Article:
Filling the Seams in U.S. Long-Range Penetrating Strike
(Source: Center for a New American Security; issued Sept 10, 2018)
By Jerry Hendrix
The end of the Cold War signaled the end of the U.S. Navy and the U.S. Air Force working closely together in support of the long-range penetrating strike mission; for the better part of the nearly 30 years that have followed, they each have gone their own way, with disastrous results.

The Air Force has shifted the balance of its force from long-range strategic bombing aircraft to short-range tactical fighters. The Navy, after the failure and cancellation of its A-12 Avenger II aircraft program, the planned replacement for the A-6 Intruder, effectively pulled out of the long-range strike mission all together. These decisions could be understood against the context of the 1990s and U.S. campaigns in Kuwait and Kosovo, which were waged by land- and sea-based aircraft flying short distances from their airfields and carriers, but they did not take into account the old dictum that, “The enemy gets a vote,” and vote they did.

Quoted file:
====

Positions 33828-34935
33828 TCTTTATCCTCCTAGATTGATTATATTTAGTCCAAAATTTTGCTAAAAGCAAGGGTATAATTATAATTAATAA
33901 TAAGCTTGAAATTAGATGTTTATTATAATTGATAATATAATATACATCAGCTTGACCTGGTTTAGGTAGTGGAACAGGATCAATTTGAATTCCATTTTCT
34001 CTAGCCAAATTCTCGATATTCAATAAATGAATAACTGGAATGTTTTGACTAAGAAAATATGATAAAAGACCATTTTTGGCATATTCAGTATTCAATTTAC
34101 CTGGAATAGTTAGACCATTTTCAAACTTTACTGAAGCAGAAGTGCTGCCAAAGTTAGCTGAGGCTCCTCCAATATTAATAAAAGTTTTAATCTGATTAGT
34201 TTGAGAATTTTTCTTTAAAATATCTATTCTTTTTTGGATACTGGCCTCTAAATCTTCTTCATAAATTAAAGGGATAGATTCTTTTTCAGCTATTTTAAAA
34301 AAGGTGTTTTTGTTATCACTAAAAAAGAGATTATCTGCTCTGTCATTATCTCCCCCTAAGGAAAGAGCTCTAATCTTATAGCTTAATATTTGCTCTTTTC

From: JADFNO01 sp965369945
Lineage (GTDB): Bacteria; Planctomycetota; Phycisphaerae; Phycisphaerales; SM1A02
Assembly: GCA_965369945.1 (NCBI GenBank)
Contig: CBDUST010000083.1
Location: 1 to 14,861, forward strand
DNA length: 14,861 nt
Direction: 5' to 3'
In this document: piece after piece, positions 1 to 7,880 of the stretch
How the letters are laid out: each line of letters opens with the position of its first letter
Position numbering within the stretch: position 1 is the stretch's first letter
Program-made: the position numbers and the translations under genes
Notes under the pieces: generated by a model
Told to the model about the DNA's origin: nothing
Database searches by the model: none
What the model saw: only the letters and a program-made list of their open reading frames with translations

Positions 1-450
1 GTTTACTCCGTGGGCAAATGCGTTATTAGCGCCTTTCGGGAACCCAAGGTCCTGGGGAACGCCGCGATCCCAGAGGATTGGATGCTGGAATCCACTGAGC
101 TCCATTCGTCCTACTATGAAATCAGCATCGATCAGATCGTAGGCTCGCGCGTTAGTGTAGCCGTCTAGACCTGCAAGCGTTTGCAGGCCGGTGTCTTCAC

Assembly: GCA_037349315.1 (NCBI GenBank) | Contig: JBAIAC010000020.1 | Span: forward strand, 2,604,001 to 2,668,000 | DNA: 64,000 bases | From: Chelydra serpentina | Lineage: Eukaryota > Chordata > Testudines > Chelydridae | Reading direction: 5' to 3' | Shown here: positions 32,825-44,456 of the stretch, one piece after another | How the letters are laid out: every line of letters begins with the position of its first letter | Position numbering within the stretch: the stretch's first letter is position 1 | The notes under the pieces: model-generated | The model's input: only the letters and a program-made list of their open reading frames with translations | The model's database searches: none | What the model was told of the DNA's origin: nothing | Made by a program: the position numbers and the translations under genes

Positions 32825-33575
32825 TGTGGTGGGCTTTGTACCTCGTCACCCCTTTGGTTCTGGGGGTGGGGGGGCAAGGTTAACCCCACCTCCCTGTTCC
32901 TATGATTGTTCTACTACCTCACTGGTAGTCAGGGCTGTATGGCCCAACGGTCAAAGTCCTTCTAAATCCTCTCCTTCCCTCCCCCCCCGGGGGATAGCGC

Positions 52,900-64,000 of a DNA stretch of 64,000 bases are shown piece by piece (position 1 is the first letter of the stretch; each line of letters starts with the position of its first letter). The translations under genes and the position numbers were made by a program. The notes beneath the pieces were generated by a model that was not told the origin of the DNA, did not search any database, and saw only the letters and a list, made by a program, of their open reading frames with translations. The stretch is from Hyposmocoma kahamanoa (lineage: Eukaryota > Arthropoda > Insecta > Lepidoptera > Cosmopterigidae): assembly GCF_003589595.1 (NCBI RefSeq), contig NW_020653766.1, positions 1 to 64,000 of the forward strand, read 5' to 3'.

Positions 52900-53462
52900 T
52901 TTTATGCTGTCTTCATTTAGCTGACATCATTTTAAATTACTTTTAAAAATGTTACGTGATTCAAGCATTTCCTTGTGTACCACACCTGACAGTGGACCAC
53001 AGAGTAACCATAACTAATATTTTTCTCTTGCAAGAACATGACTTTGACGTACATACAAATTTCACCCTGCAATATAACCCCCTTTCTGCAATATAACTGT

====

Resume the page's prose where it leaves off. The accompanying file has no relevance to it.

Both Russia and China noted with alarm U.S. actions in the Middle East and in the former Yugoslavia and made significant investments in what have come to be known as anti-access/area denial, or A2AD, weapons. These systems, made up of combinations of long- range sensors, advanced surface-to-air missiles, and long-rang aircraft, as well as cruise and ballistic missiles, were designed to push American power projection forces outside their combat effective ranges, with the intent of prohibiting the United States from executing regime change within either China or Russia. Both nations, which are now recognized as rising great powers, chose to zig while the United States zagged, with great effect.

This study, building upon previous studies of the carrier air wing and long-range bombers, seeks to identify a path forward for the United States military with regard to long-range penetrating strike. It does so by suggesting areas for increased investment in strike capabilities within the U.S. arsenal and then seeking opportunities to more fully integrate those capabilities into one coherent joint concept of operations that fully leverages the potential of land-based and carrier-based strike.

Such an approach would allow the nation to revitalize existing capital investments such as its aircraft carriers and long-range heavy bomber and sustain its position as the superpower even in an environment characterized by rapidly rising powers who seek to offset American dominance.

Click here for the full report (30 PDF pages) on the CNAS website.


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